ROBERT RODRIGUEZ: Well those are more in the Spy Kid movies. In these, this is more of my life with my own children. These past few movies have been based on that. I mean, just directly, we have a canyon full of snakes. They’re in our house and on our property. We have a castle turret. Part of the house that I’d built thinking, 10 years ago when I built it, some day I was going to use it as a set for a movie with my kids when I had kids and then it ended up happening with this. I was going to shoot it like El Mariachi in my backyard and come up with a storyline later. When my son came up with the idea of doing a Little Rascals type movie, of course, that was something I had thought of doing years ago and I had totally forgot about it. He would talk about the canyon and a rock. He loves rocks, he collects rocks. He kept saying a rainbow rock. So I thought, what if it’s a wishing rock, and I asked him what he would wish for if he wished for anything because I was going to test the idea on him. He said, “I wish for a butt for a head.” I said, “Are you sure?” and he said, “Yeah.” So, I asked my other son who is older and wiser what he’d wish for and he said, “I wish to be a potato.” So I said, “Hmmmmm. Okay. I’d wish for a million more wishes.” And then, their faces kind of dropped. You could tell they were thinking, “Oh, I just wasted my wish.” (Laughs) And I realized this is a great idea for a movie. If you got a rock and could have anything, you really wouldn’t know what to wish for at first. Of course, if you’re a kid, it’s “a never ending supply of chocolate” and now he’s got stuff shooting out of his pockets. “Let’s wish for telephonesis” and, of course, he says the word wrong. Everything is taken literally and you can just have a lot of fun. It just became a process where me and my kids over the course of a couple of years would just be sitting around the dinner table and we’d be thinking of ideas or they would come up with ideas. “What if, you know, I was trying to keep the rock away from the kids at one point and he asks for long arms and his arms go really high? And then a girl crawls up like a spider and grabs it. She’s invisible and she takes off. She hides in a toaster and the toaster goes jumping around.” If an idea worked, I’d write it down. If it didn’t, I’d forget about it.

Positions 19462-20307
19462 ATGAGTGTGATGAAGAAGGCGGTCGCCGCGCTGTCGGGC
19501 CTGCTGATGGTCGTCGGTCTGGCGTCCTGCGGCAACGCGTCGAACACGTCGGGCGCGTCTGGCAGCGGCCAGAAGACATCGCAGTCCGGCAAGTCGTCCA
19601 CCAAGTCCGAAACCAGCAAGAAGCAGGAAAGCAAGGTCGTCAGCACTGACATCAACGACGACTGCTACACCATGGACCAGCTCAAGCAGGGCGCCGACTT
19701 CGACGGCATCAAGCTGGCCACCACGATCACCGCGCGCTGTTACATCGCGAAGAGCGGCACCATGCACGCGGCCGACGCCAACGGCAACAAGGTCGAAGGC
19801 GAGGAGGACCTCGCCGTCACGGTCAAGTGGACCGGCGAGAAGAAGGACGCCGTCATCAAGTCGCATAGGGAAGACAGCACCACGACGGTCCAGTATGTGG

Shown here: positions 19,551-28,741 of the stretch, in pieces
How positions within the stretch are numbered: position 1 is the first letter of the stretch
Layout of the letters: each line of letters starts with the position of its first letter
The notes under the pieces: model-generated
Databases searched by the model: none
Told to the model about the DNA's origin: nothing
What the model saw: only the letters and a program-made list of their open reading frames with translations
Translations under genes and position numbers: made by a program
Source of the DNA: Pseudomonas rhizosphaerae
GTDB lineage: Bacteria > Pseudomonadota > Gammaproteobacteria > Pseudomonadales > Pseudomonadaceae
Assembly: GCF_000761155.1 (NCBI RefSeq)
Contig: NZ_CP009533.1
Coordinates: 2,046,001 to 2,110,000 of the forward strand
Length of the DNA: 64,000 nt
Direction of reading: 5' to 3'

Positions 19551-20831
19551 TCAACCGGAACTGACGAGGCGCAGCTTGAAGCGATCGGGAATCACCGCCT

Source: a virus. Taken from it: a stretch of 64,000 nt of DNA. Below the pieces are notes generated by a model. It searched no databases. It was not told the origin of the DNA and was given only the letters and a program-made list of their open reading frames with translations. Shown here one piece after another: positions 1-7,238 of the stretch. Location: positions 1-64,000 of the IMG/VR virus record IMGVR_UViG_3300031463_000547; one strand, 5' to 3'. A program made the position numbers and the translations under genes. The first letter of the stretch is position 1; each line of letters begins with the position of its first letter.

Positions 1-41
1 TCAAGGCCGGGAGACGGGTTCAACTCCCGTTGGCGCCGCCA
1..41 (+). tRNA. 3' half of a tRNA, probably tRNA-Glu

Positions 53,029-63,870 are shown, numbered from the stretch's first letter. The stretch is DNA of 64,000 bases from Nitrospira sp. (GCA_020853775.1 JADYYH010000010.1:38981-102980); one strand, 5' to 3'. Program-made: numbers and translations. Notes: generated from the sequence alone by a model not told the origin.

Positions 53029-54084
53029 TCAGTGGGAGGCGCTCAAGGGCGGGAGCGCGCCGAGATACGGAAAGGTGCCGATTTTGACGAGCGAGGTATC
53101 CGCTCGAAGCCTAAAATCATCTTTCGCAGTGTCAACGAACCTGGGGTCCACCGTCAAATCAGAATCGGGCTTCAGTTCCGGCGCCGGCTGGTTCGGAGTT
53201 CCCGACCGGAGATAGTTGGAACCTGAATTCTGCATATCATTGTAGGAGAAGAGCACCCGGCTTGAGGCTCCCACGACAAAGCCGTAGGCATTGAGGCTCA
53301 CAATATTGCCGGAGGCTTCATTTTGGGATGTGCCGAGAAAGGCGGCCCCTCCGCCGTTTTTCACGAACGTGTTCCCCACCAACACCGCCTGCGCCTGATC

Q: Everyone talks about how good you are working with kids and how you can have them in your movie, on the set, and around you all the time. What’s the secret? Are you just an exceedingly patient man? How do you do it?

ROBERT RODRIGUEZ: I just grew up… I was third oldest in a family of 10 kids. I do have a very vivid memory of an only child friend of mine coming over in high school on a Saturday and he was just bugging out. I said, “What’s up?” and he said, “How can you stand the noise?” And I went, “What noise?” and he listened with his ears for a little bit and got real quiet and I said, “Oh yeah, I guess it is noisy in here.” I just don’t know it. I just grew up this way. I don’t actually hear it.

Q: Speaking of comic book sensibility, you cast James Spader who’s an actor known for roles that are kind of internal and you’re telling him, “No, bigger, bigger! Louder! Eyes open wide!” Is that a process that you have to go through to get people to go over the top? It seems as though, especially in your kids movies, too big is not big enough.